## Contact Surface of the Elastic Orthogonal Clasp

Fig. 1*A* presents the experimental setup that we designed to study elastic orthogonal clasps systematically. We clamped two homogeneous elastic rods, rod A and rod B, to two rigid walls, the distance between which (H) is varied to bring the rods into contact. The two rods have equal rest diameters D, respective rest lengths *SI Appendix*, section 1.A) to produce (coaxial) composite rods. These rod designs, together with μCT, enabled the precise determination of the material centerlines of each rod, along with the contact-surface geometry between the rods.

In Fig. 1*B*, we show a representative example of a rendered 3D μCT image of an elastic clasp, along with rod centerlines and contact surface (*Materials and Methods*, *SI Appendix*, sections 1.B and 1.C, and Movies S1 and S2). The saddle-shaped contact surface, physically hidden in between the two rods, is the primary object of our study. In parallel to our experimental investigation, we conducted full 3D simulations using the FEM to extract quantities that were not readily available from the experiment, with particular focus on the contact pressure between the rods (color bar in Fig. 1*C*). In *SI Appendix*, section 3, we detail our validation procedure of the FEM numerics using the force-displacement curves, *A* (see also Movie S3). Beyond the precise localization of the saddle-shaped contact surface, our computational FEM procedure reveals a highly heterogeneous pressure field between the two rods, which we will analyze in detail. One of the central goals of our study is to obtain a qualitative rationalization of the features observed in this pressure field using the highly simplified, purely geometric theory of idealized orthogonal clasps.

## The Geometrical Theory of Idealized Orthogonal Clasps

The geometrical problem of predicting contact sets between tightly interwound filaments subject to a nonpenetration constraint has been addressed previously in the context of ideal knot shapes—for example, refs. 27 and 28—where it was observed that it is common for double-contact lines to arise. Ideal shapes involve filaments that, by assumption, have undeformable, circular, orthogonal cross-sections of finite radius. Typically, ideal knot problems are formulated as a purely geometrical problem with no mechanics, which corresponds to their centerlines being considered as inextensible, yet perfectly flexible, so that they can support no bending moment. Starostin (29) first considered the particular case of the ideal shape of an orthogonal clasp, but only for the fourfold symmetric case, where the two components are congruent. In our notation, Starostin assumed that the two local opening angles (defined in Fig. 1*D*) were equal *Materials and Methods* and *SI Appendix*, section 4.D, we present a self-contained variant of Starostin’s analysis that allows for an explicit computation of the contact set (e.g., Fig. 1*D*), including the cases *B* and *C*). A significant part of our study seeks to explain the connection between the contact patches observed for elastic orthogonal clasps and the contact lines predicted by the ideal orthogonal clasp model.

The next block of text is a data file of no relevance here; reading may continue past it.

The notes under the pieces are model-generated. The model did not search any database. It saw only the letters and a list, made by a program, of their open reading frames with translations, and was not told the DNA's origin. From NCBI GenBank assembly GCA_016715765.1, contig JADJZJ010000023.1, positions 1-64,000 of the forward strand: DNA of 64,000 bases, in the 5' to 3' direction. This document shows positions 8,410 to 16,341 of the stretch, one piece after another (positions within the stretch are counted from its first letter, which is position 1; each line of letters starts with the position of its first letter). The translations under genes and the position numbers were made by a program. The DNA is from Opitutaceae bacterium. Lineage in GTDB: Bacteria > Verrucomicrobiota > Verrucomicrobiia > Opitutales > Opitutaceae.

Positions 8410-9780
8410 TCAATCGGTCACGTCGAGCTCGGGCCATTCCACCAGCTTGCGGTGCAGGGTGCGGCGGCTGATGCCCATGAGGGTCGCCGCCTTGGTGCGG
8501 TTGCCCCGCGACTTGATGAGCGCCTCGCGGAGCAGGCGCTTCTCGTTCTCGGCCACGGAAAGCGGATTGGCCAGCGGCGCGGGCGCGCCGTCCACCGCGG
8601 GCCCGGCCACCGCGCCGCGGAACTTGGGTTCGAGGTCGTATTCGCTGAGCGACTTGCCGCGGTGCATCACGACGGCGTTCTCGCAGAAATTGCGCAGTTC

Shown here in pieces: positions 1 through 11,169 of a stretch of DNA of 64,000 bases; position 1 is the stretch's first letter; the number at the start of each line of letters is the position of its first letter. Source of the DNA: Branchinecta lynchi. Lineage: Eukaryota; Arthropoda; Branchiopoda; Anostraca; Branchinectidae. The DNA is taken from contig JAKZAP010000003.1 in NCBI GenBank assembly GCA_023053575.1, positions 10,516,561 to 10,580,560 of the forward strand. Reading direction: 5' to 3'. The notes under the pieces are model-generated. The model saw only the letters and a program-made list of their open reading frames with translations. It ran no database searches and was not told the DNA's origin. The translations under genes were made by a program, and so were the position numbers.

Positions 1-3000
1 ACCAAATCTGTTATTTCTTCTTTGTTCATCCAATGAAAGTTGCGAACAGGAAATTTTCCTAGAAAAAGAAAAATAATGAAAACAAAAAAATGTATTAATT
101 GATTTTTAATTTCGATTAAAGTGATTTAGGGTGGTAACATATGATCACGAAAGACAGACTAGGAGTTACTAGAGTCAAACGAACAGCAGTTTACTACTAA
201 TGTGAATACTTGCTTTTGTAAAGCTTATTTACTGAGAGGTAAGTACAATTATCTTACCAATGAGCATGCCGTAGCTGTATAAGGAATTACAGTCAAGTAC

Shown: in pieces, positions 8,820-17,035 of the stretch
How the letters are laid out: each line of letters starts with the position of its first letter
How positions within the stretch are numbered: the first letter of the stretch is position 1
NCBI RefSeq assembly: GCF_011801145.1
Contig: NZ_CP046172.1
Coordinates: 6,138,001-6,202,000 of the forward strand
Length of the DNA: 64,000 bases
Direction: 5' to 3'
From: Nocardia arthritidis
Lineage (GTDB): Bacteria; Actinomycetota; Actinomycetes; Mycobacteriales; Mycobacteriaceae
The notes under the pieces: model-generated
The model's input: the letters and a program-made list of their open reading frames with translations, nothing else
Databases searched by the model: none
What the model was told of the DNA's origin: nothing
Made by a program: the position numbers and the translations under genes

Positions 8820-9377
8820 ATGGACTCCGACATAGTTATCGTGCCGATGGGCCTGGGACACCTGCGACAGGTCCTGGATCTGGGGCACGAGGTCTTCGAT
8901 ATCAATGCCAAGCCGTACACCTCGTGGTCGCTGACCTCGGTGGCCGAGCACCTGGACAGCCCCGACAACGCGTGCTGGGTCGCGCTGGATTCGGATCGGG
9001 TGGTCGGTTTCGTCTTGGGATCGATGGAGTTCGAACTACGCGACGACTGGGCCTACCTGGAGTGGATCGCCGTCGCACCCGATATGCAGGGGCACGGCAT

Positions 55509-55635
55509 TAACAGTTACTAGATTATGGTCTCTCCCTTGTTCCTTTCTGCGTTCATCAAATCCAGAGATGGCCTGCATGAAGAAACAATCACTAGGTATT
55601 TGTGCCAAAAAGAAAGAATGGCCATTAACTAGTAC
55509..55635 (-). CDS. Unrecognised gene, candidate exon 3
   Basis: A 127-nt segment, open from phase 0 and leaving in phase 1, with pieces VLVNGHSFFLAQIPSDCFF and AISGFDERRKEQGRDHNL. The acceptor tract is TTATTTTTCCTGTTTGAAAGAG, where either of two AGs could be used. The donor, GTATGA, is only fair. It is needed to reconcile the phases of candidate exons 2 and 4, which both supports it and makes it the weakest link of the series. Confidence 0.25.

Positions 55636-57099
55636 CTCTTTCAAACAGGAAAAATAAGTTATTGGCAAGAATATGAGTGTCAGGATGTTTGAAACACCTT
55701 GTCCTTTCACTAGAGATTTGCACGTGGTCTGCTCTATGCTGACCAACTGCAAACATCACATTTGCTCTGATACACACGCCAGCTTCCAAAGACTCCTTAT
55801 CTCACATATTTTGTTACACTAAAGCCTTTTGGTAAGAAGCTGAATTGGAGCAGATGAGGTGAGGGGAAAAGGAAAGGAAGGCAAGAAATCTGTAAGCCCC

Double-contact lines arise in ideal knot shapes when, at arc-length *contact chord* (cf. *SI Appendix*, Fig. S15). This double-contact feature is found in the present case of the ideal orthogonal clasp, where the phenomenon is perhaps less surprising due to the presence of two planes of reflectional symmetry. Moreover, due to the reflection symmetry, the set of all contact chords decomposes into a one-parameter family of closed equilateral tetrahedra. It is the one-parameter family of midpoints of these four tetrahedral edges that traces out the curvilinear, diamond-shaped contact line. The corners of the diamond arise when the family of open tetrahedra collapses to two double-covered straight line segments. In turn, this coalescent limit arises at first and last contact points along the curve centerlines (or touch-down and lift-off points; cf. *SI Appendix*, section 4.D for more details). The diamond-shaped contact line surrounds the two tips of the clasp equilibria, and, consequently, there is always an enclosed gap, or physical space, separating the two tubes close to their tips, except in degenerate cases, where one or both tubes have vanishing curvature at their tip.

Heuristically, the connection between the contact lines of the ideal orthogonal clasp and the contact patches of the elastic orthogonal clasp can be explained, in both experiment and FEM, by cross-section deformation. Consequently, the idealized contact lines are, in reality, “fattened” to become surface patches. In general, the deformation of the cross-sections can be sufficiently large that the small gap between the tips of the ideal orthogonal clasp can close in the corresponding elastic orthogonal clasp. Nevertheless, in most cases, we do observe an overall resemblance between the shape of the ideal contact line and the boundary of the elastic clasp surface patch, as in Fig. 1 *B*–*D* (see Movie S1 for a full 3D view of the contact region). In our consideration of the four cases illustrated in Fig. 2, we observed one elastic clasp configuration in which the tip gap did persist (Fig. 3*B2*). Furthermore, we will show below that, in many cases, the pressure distribution in our FEM simulations of the elastic orthogonal clasp are highly concentrated on the diamond-shaped contact lines in the corresponding ideal orthogonal clasp and that these high pressures arise toward the boundary of the contact patch, with comparatively low contact pressures close to the central tip regions.

## Local Opening Angles of the Elastic Clasp